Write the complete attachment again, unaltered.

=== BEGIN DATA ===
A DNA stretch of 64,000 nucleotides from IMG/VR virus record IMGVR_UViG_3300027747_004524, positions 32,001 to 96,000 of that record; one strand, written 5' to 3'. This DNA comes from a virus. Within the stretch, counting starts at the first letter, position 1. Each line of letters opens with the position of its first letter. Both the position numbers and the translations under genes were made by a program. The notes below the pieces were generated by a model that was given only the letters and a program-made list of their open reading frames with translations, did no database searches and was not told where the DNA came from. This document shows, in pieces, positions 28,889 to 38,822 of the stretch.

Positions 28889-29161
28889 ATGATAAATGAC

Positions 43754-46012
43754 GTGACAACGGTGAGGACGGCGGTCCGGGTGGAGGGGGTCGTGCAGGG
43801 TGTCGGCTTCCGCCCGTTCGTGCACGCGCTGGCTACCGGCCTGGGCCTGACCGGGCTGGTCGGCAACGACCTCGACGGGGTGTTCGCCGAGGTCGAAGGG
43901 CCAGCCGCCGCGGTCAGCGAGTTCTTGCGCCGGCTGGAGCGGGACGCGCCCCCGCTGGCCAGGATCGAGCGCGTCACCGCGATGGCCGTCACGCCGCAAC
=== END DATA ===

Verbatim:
A DNA stretch of 64,000 nucleotides from IMG/VR virus record IMGVR_UViG_3300027747_004524, positions 32,001 to 96,000 of that record; one strand, written 5' to 3'. This DNA comes from a virus. Within the stretch, counting starts at the first letter, position 1. Each line of letters opens with the position of its first letter. Both the position numbers and the translations under genes were made by a program. The notes below the pieces were generated by a model that was given only the letters and a program-made list of their open reading frames with translations, did no database searches and was not told where the DNA came from. This document shows, in pieces, positions 28,889 to 38,822 of the stretch.

Positions 28889-29161
28889 ATGATAAATGAC

Positions 43754-46012
43754 GTGACAACGGTGAGGACGGCGGTCCGGGTGGAGGGGGTCGTGCAGGG
43801 TGTCGGCTTCCGCCCGTTCGTGCACGCGCTGGCTACCGGCCTGGGCCTGACCGGGCTGGTCGGCAACGACCTCGACGGGGTGTTCGCCGAGGTCGAAGGG
43901 CCAGCCGCCGCGGTCAGCGAGTTCTTGCGCCGGCTGGAGCGGGACGCGCCCCCGCTGGCCAGGATCGAGCGCGTCACCGCGATGGCCGTCACGCCGCAAC